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A vehicle for change

15/10/2019

Members of the Drug and Alchohol Resource Team in Richmond.

“It's about being a voice for our patients and advocating their needs," says Christine Deziel, nurse for the Drug and Alcohol Resource Team (DART)​. “It's the opportunity to help be the vehicle for change and support clients, their families, and our own staff with their understanding of addictions."

Evidence-based addiction treatment, education, harm reduction and supportive care: these are the pillars of the Richmond Hospital DART team—a specialized resource team that provides services and treatment for any patient where there is an identified concern about substance use and are admitted to ER and inpatient units at Richmond Hospital. After making some program enhancements over the past couple years including additional staffing and physician/nurse practitioner coverage seven days a week, the DART team is meeting patients where they're at and sharing their expertise along the way.

What is DART?

DART provides assessments to hospital patients at the bedside, initiates treatments such as opiate agonist treatment and anti-craving medications and assists with withdrawal management. The team also supports the units with discharge planning and connects patients to community clinics and resources for ongoing care. “We're a consult-based team—we have the expertise to offer addictions treatment and medication suggestions to support the teams in ER and on the units caring for the patients," says Preeti Sawa, clinical coordinator. “We know not everyone on the care team is an expert is substance use and addictions, so it's our job to come in and provide that expertise, as well as provide education to staff so they can work with clients in a safe and trauma-informed way."

Enhanced continuum of care

Over the past two years, the DART program has focused on making some enhancements to the program so they can better support both patients and families as well as staff.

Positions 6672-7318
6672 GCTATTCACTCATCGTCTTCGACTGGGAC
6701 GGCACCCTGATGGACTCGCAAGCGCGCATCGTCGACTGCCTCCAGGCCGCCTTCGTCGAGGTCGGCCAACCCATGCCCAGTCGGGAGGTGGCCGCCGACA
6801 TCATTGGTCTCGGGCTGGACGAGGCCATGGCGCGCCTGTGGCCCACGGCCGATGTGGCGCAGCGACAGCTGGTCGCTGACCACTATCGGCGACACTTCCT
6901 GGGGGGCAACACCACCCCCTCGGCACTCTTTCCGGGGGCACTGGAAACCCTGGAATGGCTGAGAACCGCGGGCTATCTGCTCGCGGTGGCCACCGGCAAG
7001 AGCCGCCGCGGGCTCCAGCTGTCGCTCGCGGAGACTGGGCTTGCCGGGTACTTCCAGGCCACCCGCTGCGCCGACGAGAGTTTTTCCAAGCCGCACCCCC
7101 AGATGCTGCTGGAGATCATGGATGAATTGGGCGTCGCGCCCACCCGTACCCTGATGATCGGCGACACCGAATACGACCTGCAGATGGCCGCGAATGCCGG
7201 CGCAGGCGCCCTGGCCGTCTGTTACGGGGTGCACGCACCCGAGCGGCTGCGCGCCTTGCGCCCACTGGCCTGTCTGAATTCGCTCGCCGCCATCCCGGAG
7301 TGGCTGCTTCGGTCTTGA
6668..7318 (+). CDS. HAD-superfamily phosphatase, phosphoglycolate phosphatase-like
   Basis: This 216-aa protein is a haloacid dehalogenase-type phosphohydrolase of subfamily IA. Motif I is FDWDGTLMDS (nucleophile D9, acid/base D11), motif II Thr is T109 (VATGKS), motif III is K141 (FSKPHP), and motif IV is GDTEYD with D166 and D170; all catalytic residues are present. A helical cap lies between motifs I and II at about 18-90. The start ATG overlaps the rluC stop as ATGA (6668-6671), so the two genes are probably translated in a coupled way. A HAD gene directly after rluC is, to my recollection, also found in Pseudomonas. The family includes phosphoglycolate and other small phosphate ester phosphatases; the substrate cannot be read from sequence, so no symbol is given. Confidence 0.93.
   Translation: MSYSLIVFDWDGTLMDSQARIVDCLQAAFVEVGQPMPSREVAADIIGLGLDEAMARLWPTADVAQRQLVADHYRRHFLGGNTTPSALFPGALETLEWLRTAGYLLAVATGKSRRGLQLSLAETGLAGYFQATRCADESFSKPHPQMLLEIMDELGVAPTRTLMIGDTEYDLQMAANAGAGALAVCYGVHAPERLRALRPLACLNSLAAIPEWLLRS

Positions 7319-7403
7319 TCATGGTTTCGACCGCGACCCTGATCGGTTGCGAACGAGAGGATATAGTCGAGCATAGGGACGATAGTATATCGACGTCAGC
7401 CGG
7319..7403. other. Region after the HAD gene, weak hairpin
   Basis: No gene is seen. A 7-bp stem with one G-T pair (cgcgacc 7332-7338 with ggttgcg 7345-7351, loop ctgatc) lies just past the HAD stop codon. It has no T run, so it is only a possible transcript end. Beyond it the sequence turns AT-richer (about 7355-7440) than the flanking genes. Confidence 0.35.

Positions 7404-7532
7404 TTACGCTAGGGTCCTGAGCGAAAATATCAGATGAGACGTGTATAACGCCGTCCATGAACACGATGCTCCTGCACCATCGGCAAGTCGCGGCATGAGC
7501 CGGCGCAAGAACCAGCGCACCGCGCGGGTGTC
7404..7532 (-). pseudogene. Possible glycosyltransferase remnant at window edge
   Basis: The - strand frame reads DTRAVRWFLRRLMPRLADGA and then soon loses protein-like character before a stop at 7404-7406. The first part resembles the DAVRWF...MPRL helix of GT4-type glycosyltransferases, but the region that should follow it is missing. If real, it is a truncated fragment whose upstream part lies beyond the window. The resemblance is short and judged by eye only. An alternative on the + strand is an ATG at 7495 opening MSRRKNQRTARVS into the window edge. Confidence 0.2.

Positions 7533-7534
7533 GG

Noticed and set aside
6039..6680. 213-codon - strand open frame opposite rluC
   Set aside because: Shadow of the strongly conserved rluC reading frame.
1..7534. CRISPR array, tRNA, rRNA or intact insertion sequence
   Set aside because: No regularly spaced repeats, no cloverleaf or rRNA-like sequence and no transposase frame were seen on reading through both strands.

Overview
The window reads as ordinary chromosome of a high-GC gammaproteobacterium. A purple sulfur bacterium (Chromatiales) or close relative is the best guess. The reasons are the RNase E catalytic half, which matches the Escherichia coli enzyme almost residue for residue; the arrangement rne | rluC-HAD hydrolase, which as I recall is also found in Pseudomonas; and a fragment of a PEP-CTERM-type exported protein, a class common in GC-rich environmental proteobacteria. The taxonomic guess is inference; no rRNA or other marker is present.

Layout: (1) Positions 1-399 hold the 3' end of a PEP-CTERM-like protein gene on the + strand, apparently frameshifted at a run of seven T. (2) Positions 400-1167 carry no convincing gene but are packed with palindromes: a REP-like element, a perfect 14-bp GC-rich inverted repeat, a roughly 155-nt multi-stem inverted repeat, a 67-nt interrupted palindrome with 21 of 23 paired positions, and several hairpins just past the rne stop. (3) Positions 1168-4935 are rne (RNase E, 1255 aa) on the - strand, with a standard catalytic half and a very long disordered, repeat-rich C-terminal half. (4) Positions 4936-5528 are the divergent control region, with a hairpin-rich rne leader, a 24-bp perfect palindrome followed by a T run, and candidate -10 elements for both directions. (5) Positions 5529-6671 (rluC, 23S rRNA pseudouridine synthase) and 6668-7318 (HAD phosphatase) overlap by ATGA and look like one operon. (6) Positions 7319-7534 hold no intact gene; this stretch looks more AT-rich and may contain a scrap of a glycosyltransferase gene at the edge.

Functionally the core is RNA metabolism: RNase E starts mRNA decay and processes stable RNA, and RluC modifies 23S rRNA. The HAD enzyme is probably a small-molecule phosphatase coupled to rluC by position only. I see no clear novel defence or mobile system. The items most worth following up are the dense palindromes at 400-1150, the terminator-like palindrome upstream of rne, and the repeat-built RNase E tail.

“Seeing how far the program has come is huge," says Preeti, adding that having the seven day coverage with prescribers has been a huge advantage to client care in the hospital.

“With enhanced coverage, we have more time to spend with clients—to really get to know them and meet them where they're at," says Christine, who says the added service hours allows the DART team to be able to provide seamless care and an enhanced consistency, as well as initiate more treatment versus just referrals. “Often clients we see in hospital end up coming to programs that we also facilitate in the community—it's nice to create that consistency and continuum of care with our patients so we can build trust and support them in their journey."

Changing stigma through education

While the DART team's main focus is supporting clients with addictions and substance use, they also share their expertise with staff on the units, multidisciplinary teams, as well as families to help share information about addictions and how we can all work together to support those who are struggling.

“There's still a lot of stigma attached to substance use. DART is focused on being low barrier and non-judgemental so we can help decrease that stigma," says Preeti. “By connecting with families and staff and providing them with some education about addictions and substance use, we can try to break the cycle by providing a better understanding of the issues."

SOURCE: A vehicle for change ( )
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